Petrochemical Technology Trends: Looking Beyond the Short Term Fix

Source: AIChE
  • Type:
    Conference Presentation
  • Conference Type:
    AIChE Spring Meeting and Global Congress on Process Safety
  • Presentation Date:
    April 27, 2015
  • Duration:
    30 minutes
  • Skill Level:
  • PDHs:

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The petrochemical industry is both driven by fundamental raw material and product supply-demand factors, and enabled by technologies that open the road to these drivers. To extend the metaphor, there are pent-up forces that have been sitting on the side of the track, waiting for the right vehicle for the force or forces to make their impact in the race. Natural gas, NGLs, Coal and Biomass have always been available as raw materials to the industry. What is different now? What makes the next decade so different for the petrochemical industry from other previous decades as it relates to the importance of these raw materials? Will technologies enable an emergence of a sustainable platform for the industry’s profitability beyond a brief wave of activity that passes into oblivion?

The answers to these questions are best described as speculative. The short view sees the rapid technological responses to the Shale Gas Revolution, the China Coal Renaissance or the Biochemical Emergence, to coin a few labels, as evidence that the innovative prowess of the industry is alive and well. Is this really so or is the technology response just a patchwork mix of old inefficient technologies dressed up to appear relevant to the short-term drivers?

For example, prominent technologies proposed as process solutions to the olefins product mix  change caused by lighter steam cracker feedstocks include metathesis (developed and commercialized in the 1980s), propane dehydrogenation (commercialized in the early 1990s), butane-to-butadiene (commercialized in the 1960s), methanol-to-olefins (developed in the 1980s and 1990s), gas-to-liquids (developed in the 1970s and commercialized in the early 1980s), and LPG-to-aromatics (developed in the 1980s and commercialized in the late 1990s).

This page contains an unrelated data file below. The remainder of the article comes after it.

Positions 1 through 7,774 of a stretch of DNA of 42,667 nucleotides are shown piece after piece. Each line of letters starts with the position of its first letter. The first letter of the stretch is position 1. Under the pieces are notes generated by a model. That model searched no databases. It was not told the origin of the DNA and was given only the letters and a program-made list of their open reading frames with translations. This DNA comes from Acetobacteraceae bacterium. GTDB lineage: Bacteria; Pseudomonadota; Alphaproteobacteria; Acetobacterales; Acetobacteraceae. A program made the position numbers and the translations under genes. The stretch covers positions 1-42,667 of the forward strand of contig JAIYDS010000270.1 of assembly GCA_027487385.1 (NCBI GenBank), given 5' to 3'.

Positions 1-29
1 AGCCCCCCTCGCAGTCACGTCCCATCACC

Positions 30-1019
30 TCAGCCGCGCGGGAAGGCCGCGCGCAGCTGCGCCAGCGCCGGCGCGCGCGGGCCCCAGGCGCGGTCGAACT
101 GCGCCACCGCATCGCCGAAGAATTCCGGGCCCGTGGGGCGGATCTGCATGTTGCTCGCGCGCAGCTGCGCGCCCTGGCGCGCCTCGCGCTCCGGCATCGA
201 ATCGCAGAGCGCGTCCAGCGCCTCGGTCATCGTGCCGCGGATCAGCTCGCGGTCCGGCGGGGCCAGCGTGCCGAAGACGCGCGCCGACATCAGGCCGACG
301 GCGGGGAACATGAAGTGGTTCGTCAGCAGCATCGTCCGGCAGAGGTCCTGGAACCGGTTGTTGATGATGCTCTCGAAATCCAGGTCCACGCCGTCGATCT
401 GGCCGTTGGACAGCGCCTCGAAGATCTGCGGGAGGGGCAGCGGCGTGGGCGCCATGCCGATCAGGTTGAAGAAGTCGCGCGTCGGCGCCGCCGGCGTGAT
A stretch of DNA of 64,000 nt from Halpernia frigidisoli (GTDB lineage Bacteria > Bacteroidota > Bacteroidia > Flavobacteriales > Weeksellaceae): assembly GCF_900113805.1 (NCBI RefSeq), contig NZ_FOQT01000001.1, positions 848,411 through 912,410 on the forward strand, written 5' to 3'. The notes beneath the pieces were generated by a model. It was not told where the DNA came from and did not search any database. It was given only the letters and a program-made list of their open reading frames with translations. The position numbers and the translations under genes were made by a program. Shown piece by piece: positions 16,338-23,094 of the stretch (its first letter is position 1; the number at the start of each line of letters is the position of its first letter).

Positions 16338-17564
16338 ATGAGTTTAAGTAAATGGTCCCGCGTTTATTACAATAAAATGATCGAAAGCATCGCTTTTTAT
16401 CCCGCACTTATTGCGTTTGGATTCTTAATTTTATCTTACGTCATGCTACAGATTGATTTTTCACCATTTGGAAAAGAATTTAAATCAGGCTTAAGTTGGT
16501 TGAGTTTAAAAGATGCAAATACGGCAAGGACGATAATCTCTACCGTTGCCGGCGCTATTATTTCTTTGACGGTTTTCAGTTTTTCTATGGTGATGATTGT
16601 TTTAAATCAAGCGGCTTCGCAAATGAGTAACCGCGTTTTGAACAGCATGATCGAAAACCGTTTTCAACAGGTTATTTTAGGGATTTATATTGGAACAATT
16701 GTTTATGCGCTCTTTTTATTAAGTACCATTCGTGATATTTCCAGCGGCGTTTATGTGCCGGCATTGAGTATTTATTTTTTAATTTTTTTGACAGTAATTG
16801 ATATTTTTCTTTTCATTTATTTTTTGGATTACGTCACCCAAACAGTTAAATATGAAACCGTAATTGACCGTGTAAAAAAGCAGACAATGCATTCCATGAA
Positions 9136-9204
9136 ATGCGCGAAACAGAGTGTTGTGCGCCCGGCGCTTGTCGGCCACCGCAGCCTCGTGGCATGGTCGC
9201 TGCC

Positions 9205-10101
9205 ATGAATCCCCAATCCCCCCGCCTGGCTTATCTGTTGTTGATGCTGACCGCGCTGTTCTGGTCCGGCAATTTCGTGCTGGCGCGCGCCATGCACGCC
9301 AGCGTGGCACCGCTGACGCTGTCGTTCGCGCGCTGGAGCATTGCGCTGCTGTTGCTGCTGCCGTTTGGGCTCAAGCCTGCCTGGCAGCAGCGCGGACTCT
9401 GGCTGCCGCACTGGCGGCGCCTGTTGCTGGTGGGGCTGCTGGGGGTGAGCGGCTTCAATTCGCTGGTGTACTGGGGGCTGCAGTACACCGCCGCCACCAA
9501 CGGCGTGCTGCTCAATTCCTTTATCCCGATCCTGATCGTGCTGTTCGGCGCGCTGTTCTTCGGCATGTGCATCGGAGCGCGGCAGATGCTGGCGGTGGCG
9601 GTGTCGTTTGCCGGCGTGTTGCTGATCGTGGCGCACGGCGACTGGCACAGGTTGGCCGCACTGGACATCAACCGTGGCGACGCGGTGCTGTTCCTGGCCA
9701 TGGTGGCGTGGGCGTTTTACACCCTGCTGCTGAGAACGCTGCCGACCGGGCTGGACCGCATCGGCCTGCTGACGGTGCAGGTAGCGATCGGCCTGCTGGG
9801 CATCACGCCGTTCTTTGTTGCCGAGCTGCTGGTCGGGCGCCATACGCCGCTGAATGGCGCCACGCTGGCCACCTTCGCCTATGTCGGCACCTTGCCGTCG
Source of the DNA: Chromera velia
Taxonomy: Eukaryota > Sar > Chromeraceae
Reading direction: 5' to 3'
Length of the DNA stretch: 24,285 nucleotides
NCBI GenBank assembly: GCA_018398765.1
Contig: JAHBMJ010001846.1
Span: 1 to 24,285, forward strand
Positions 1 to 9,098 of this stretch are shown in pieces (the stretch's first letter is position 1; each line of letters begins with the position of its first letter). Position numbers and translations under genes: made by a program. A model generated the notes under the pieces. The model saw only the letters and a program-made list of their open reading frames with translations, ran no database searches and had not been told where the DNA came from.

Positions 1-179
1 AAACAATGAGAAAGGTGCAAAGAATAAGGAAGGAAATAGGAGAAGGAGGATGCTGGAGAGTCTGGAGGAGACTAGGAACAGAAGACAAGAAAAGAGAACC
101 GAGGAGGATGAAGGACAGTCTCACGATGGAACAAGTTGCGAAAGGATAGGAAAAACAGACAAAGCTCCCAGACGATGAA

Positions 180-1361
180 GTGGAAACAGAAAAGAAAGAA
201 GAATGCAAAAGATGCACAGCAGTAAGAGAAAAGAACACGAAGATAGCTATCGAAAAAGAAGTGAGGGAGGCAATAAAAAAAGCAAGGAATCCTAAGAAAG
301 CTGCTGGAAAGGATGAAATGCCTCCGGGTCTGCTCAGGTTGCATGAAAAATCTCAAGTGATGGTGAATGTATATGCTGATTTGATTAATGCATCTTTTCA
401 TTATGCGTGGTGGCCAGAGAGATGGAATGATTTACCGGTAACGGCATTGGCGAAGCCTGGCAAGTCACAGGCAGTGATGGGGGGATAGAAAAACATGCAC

A longer view would reveal that these current responses are geared more to an acknowledgement that the petrochemical industry’s technological risk appetite has diminished considerably in the past two decades, regardless of the potential for growth, and that true sustainability will require more than just meeting the short term wave. Still there are some new solutions also. Witness technologies such as the methane-to-olefins developments, membranes for olefin-paraffin separation, micro-channel reactors for FT and syngas production, and biomass-to-aromatics processes. This presentation examines the short and long-term industry technology trends and provides an overall guide to interpreting these strategic issues in current and future technology decisions.

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